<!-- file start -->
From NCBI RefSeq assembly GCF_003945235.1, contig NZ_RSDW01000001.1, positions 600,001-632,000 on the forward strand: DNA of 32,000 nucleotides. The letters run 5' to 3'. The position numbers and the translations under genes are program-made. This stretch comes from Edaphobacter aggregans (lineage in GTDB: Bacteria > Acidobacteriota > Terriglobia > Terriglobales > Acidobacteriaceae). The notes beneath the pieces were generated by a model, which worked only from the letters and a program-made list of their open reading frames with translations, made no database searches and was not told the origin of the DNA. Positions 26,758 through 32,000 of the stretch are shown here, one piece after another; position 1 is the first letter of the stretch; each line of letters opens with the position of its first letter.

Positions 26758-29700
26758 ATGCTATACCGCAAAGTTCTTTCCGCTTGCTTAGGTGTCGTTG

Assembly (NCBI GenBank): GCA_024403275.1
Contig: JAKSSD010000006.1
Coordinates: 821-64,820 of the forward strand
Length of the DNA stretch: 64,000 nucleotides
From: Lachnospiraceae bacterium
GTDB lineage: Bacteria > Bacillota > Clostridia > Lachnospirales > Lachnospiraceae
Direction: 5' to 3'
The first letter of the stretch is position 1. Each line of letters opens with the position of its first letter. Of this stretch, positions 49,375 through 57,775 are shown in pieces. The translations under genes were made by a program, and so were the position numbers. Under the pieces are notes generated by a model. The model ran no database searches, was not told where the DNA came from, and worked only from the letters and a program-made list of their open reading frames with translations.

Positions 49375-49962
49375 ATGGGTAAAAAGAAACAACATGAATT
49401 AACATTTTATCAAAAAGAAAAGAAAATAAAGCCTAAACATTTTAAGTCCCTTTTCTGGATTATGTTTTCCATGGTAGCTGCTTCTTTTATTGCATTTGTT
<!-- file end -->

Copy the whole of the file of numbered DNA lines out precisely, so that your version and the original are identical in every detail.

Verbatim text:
From NCBI RefSeq assembly GCF_003945235.1, contig NZ_RSDW01000001.1, positions 600,001-632,000 on the forward strand: DNA of 32,000 nucleotides. The letters run 5' to 3'. The position numbers and the translations under genes are program-made. This stretch comes from Edaphobacter aggregans (lineage in GTDB: Bacteria > Acidobacteriota > Terriglobia > Terriglobales > Acidobacteriaceae). The notes beneath the pieces were generated by a model, which worked only from the letters and a program-made list of their open reading frames with translations, made no database searches and was not told the origin of the DNA. Positions 26,758 through 32,000 of the stretch are shown here, one piece after another; position 1 is the first letter of the stretch; each line of letters opens with the position of its first letter.

Positions 26758-29700
26758 ATGCTATACCGCAAAGTTCTTTCCGCTTGCTTAGGTGTCGTTG

Assembly (NCBI GenBank): GCA_024403275.1
Contig: JAKSSD010000006.1
Coordinates: 821-64,820 of the forward strand
Length of the DNA stretch: 64,000 nucleotides
From: Lachnospiraceae bacterium
GTDB lineage: Bacteria > Bacillota > Clostridia > Lachnospirales > Lachnospiraceae
Direction: 5' to 3'
The first letter of the stretch is position 1. Each line of letters opens with the position of its first letter. Of this stretch, positions 49,375 through 57,775 are shown in pieces. The translations under genes were made by a program, and so were the position numbers. Under the pieces are notes generated by a model. The model ran no database searches, was not told where the DNA came from, and worked only from the letters and a program-made list of their open reading frames with translations.

Positions 49375-49962
49375 ATGGGTAAAAAGAAACAACATGAATT
49401 AACATTTTATCAAAAAGAAAAGAAAATAAAGCCTAAACATTTTAAGTCCCTTTTCTGGATTATGTTTTCCATGGTAGCTGCTTCTTTTATTGCATTTGTT